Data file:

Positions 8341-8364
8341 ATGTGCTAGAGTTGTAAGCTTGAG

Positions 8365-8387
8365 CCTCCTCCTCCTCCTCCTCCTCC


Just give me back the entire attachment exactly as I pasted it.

Positions 8341-8364
8341 ATGTGCTAGAGTTGTAAGCTTGAG

Positions 8365-8387
8365 CCTCCTCCTCCTCCTCCTCCTCC